Published on : Friday, January 22, 2021
The Japanese cabinet approved draft laws to strengthen coronavirus restrictions on Friday, a move that could threaten rule-breakers with fines and prison sentences for the first time since the corona virus outbreak began, as the country plans to start rolling out vaccinations as early as late February.
With just six months until the virus-postponed Tokyo Olympics are due to begin, the capital and other regions are currently under a state of emergency in an attempt to quell a record spike in Covid-19 infections. But unlike strict lockdowns seen elsewhere in the world, the measure has no means of enforcement – with people urged rather than ordered to stay home, and no fines for businesses who ignore requests to close early.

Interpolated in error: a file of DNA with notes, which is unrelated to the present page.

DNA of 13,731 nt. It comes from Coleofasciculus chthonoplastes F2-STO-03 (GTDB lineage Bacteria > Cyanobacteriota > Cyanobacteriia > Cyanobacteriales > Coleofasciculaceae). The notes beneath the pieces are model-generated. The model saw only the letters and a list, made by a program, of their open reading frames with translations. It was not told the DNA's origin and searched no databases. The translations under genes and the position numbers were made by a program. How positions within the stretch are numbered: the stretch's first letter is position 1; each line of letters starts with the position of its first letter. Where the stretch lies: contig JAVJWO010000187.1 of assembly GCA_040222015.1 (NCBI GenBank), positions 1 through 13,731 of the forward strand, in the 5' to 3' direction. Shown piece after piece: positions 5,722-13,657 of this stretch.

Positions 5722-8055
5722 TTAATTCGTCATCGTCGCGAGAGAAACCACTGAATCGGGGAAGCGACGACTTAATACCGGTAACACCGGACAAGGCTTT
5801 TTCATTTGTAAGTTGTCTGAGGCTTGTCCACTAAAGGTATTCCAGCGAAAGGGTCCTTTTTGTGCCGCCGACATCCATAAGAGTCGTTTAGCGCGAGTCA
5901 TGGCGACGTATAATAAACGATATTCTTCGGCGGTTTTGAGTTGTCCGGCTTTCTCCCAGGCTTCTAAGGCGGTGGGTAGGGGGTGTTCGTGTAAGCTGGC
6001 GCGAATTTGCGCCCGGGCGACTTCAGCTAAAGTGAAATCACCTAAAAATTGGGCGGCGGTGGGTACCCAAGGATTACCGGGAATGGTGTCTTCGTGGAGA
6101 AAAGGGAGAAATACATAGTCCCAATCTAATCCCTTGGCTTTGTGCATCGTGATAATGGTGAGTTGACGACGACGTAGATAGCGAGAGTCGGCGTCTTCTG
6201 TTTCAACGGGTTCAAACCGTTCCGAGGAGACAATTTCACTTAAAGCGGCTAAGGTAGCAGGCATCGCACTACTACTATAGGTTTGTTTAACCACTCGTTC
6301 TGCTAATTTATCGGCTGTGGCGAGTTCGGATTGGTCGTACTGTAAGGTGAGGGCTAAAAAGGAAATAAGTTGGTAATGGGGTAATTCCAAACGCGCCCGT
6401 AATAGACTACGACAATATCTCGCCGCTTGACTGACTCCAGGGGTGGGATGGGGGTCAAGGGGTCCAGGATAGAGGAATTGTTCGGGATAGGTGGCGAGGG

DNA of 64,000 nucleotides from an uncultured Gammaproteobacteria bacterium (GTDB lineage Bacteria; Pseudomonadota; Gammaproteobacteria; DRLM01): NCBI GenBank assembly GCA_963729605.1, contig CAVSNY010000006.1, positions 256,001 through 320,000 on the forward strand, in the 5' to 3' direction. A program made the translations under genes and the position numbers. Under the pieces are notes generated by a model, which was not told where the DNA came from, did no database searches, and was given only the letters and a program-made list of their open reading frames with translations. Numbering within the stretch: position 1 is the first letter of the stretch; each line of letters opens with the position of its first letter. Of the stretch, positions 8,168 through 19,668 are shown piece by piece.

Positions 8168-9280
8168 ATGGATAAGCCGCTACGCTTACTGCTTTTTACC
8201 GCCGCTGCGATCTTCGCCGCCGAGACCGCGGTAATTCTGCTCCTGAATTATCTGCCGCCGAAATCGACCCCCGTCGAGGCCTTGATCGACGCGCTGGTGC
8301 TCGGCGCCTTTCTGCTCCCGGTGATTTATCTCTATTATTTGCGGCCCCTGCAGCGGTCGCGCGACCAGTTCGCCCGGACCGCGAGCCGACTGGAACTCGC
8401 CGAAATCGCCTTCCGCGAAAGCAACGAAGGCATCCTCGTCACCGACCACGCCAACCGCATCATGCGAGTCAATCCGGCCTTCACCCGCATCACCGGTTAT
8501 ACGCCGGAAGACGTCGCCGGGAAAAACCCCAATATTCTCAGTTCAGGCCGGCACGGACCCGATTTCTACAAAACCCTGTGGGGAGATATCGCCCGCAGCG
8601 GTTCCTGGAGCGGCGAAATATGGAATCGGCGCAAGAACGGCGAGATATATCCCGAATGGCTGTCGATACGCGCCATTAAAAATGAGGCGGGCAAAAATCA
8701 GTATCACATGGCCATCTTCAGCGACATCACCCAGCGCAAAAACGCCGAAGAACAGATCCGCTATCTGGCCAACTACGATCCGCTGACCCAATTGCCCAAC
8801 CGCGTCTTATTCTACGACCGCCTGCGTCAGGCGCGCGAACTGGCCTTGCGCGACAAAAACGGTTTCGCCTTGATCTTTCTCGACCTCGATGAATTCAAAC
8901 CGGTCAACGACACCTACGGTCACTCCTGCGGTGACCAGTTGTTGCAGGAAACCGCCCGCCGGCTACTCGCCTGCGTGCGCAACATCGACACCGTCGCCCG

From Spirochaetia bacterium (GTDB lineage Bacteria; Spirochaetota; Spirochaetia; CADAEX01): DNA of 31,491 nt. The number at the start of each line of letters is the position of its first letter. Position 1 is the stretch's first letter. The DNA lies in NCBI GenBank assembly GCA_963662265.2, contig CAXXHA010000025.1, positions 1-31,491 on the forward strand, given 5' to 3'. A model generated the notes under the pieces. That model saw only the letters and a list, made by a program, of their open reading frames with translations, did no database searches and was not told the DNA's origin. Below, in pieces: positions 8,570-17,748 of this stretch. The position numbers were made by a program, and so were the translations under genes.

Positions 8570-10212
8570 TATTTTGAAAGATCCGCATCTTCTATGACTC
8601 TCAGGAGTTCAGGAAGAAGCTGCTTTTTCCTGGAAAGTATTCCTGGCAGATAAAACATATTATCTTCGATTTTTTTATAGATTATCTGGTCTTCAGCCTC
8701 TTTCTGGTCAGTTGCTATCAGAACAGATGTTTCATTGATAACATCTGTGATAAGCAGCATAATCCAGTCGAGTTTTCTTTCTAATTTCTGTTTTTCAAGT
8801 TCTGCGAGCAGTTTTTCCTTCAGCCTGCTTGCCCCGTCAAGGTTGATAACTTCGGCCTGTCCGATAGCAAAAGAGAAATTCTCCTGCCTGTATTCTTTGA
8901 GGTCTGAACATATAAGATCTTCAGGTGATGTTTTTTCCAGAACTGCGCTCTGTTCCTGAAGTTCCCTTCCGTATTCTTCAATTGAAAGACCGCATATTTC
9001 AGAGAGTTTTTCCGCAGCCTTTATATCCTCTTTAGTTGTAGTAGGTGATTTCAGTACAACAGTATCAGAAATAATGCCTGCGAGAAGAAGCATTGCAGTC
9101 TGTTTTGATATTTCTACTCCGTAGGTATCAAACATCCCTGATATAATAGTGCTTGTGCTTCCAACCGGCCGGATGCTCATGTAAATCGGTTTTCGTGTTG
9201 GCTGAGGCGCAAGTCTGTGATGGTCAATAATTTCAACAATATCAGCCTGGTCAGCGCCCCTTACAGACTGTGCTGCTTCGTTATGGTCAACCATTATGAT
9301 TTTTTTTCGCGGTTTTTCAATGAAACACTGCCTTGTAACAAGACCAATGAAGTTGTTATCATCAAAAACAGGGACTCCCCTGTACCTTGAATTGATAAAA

While some observers have praised Japan’s soft approach, which tries to balance infection control with economic impact, recent surveys show approval ratings for Prime Minister Yoshihide Suga’s government have plummeted over its handling of the latest wave.
The new laws would allow authorities to punish and even imprison people for up to a year if they test positive but refuse hospitalisation. They would also penalise bars and restaurants that continue evening service when instructed not to with fines of up to 500,000 yen (US$4,800).
Suga said his cabinet had given the green light to the draft bills and urged lawmakers to “swiftly” debate and revise them. The bills are expected to pass parliament next week.
Meanwhile, Japan’s vaccine programme chief on Friday walked back on a goal to secure enough targeted supplies of Covid-19 vaccines by June.